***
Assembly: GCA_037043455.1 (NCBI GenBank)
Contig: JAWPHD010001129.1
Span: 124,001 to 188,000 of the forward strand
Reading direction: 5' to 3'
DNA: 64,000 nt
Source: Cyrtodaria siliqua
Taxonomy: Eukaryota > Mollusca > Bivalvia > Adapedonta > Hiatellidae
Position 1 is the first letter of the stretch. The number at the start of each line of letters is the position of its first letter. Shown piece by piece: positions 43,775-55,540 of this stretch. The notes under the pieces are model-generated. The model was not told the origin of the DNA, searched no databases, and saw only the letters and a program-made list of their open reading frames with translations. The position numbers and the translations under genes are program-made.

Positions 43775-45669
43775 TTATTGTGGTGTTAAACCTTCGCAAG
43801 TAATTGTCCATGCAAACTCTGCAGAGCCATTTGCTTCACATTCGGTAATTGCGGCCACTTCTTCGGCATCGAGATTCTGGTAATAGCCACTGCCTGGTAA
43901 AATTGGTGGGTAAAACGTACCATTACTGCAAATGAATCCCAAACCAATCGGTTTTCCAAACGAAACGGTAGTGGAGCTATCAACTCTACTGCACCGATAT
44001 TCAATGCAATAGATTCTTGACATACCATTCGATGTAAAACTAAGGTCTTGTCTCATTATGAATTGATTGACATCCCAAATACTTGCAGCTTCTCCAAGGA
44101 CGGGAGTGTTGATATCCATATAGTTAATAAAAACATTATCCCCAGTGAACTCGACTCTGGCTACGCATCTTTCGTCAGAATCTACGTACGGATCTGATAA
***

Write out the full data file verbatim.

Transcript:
Assembly: GCA_037043455.1 (NCBI GenBank)
Contig: JAWPHD010001129.1
Span: 124,001 to 188,000 of the forward strand
Reading direction: 5' to 3'
DNA: 64,000 nt
Source: Cyrtodaria siliqua
Taxonomy: Eukaryota > Mollusca > Bivalvia > Adapedonta > Hiatellidae
Position 1 is the first letter of the stretch. The number at the start of each line of letters is the position of its first letter. Shown piece by piece: positions 43,775-55,540 of this stretch. The notes under the pieces are model-generated. The model was not told the origin of the DNA, searched no databases, and saw only the letters and a program-made list of their open reading frames with translations. The position numbers and the translations under genes are program-made.

Positions 43775-45669
43775 TTATTGTGGTGTTAAACCTTCGCAAG
43801 TAATTGTCCATGCAAACTCTGCAGAGCCATTTGCTTCACATTCGGTAATTGCGGCCACTTCTTCGGCATCGAGATTCTGGTAATAGCCACTGCCTGGTAA
43901 AATTGGTGGGTAAAACGTACCATTACTGCAAATGAATCCCAAACCAATCGGTTTTCCAAACGAAACGGTAGTGGAGCTATCAACTCTACTGCACCGATAT
44001 TCAATGCAATAGATTCTTGACATACCATTCGATGTAAAACTAAGGTCTTGTCTCATTATGAATTGATTGACATCCCAAATACTTGCAGCTTCTCCAAGGA
44101 CGGGAGTGTTGATATCCATATAGTTAATAAAAACATTATCCCCAGTGAACTCGACTCTGGCTACGCATCTTTCGTCAGAATCTACGTACGGATCTGATAA